The whirling blades are probably the most critical components on wind turbines, and engineers are developing ever larger ones as they pull more power from the prevailing winds. For example, studies show that a 10% increase in rotor area equates to a 12% increase in electrical generation. But there are challenges to building ever-bigger blades, and these problems are being tackled by companies spread across the globe. Here are some of the most recent developments.
Custom blades: At LM Wind Power, a Danish company that is one of the world’s leading blade manufacturers, customers are demanding blades designed for specific installations and power requirements. To make it easier to satisfy these demands, the company developed a flexible blade design, the GloBlade. This lets LM evaluate customer requests and then simply adjust the GloBlade’s parameters to meet them. Because all blades are based on the common design, it was relatively simple to ensure it can manufacture the blades at any of its plants located across the globe.
Going big: To stay ahead of blade makers, researchers at Sandia National Laboratory are scaling up their computer model of a blade, the SNL 100-00, to 100 m. This makes it the longest blade model in the world. Researchers quickly put the model to work in helping them explore problems of blade weight and what it would take to get such a large blade certified to standards such as the GL (Germanischer Lloyd Industrial Services GmbH )and IEC. The researchers first designed the blade as being made of all-glass fibers with no carbon and two0 shear webs for strength, They soon discovered they had to add a third web. So far, studies indicate the blade would have a long fatigue life but it could have a flutter problem or aerodynamic instability, a common issue with long blades.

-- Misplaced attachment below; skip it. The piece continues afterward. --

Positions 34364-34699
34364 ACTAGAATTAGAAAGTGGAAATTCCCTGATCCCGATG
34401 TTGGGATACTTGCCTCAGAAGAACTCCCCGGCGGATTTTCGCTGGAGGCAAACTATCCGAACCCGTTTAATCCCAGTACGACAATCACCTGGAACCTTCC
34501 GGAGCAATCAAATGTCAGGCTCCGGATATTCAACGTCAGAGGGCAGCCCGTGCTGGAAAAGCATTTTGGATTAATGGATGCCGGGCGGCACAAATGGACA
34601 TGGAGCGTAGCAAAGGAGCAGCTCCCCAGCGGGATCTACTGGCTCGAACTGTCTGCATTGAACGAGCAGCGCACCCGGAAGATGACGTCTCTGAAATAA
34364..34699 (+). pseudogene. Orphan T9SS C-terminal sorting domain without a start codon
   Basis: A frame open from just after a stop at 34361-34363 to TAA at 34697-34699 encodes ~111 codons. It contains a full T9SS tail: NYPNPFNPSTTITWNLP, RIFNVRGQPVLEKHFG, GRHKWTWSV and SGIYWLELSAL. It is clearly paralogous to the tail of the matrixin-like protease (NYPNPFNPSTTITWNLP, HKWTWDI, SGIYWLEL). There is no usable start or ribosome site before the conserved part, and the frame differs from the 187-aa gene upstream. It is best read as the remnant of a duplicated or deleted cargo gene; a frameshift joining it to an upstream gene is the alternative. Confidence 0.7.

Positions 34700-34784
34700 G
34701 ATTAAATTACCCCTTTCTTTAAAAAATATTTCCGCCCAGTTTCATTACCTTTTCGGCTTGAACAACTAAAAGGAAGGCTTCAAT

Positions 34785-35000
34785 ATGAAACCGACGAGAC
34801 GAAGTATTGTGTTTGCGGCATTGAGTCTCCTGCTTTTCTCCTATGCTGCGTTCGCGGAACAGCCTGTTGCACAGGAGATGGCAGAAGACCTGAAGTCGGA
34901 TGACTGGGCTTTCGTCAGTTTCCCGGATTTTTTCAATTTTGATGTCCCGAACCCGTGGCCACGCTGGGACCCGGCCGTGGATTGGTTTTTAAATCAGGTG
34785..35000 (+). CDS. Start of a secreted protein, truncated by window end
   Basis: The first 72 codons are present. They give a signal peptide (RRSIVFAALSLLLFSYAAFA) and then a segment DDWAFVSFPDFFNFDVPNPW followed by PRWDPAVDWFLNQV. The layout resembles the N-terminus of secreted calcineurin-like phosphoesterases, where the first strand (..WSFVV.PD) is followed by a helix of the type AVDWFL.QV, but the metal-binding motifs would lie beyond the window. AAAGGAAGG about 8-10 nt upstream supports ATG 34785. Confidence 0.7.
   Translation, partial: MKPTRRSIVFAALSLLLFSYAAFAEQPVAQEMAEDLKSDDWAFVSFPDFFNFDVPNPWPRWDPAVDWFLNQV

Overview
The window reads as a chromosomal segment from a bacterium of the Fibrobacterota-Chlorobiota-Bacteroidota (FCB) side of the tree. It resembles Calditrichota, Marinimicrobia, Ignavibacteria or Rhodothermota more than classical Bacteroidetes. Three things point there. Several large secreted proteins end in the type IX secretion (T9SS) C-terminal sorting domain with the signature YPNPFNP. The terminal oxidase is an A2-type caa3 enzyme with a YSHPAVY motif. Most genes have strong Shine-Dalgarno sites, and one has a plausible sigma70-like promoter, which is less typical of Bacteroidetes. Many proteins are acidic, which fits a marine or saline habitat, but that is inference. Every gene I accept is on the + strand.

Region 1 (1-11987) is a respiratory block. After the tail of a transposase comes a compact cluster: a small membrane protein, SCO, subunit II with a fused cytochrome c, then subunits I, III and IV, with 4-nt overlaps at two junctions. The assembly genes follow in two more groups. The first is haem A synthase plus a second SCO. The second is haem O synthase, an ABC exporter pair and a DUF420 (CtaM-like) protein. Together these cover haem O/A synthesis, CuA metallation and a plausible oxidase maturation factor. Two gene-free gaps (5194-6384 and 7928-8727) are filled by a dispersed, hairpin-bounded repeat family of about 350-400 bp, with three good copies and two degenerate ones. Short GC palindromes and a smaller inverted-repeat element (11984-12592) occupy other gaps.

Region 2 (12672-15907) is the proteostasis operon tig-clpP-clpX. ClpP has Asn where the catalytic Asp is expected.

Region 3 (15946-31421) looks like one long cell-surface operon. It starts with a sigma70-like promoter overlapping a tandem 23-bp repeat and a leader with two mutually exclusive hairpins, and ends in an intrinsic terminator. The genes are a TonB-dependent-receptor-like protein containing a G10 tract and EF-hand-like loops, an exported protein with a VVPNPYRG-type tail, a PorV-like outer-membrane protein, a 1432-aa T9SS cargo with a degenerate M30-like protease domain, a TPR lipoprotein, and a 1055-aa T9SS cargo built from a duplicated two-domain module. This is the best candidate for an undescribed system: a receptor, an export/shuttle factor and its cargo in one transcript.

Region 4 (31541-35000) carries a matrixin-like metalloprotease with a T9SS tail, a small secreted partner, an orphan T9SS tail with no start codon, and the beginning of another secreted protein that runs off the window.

Withstanding the weather: Icing on blades is a major issue for turbines in northern climes. Too much ice on the blades will prevent the rotor from even turning. And there have been many cases where substantial chunks of ice built up on blades has been thrown at least 800 ft when the blades were turning, a safety hazard.
At Nordex in Sweden, scientists are studying a monitoring system that detects and tracks ice build up. When the systems determines that a set level of ice has formed, a minimal amount of energy is tapped from the wind turbine’s production to heat only those portions of the blades with ice on them. In a test, an anti-icing turbine generated more energy than one without the new technology.
Another climate problem for blades is the constant wind, rain, snow, and blowing dust, and the erosion they cause, especially on the thin, leading edges. According to 3M, this is problem for wind turbines regardless of hub height, location, blade length, or manufacturer. 3M also found that erosion usually starts at the tip with damage to the paint or coating, and this damage alters the blade’s aerodynamics which can increase drag by up to 20%.
3M has a couple of solutions for this problems, tapes and coatings. Their film-based tapes, for example, have been used for over 40 years in aerospace applications including helicopter blades. And the company’s new PU-based protective coating, W4600, is VOC-free, fast curing, and recoatable. The company is using pulsating jets of water to test the coating, a test method being considered by several organizations writing standards for turbine blades.
Lightning is also a growing problem as turbine heights continue to climb. Even in low-lightning areas such as the North Sea, an average blade tip that reaches 525-ft high gets struck 1.4 times per year, according to researchers atThe University of Manchester. The current state-of-the-art at mitigating lightning-strike damage is to embed metal receptors that are suitably grounded. Wind experts agree that lightning could become a larger problem as more conductive materials are added to blades such as carbon fibers and anti-icing gear.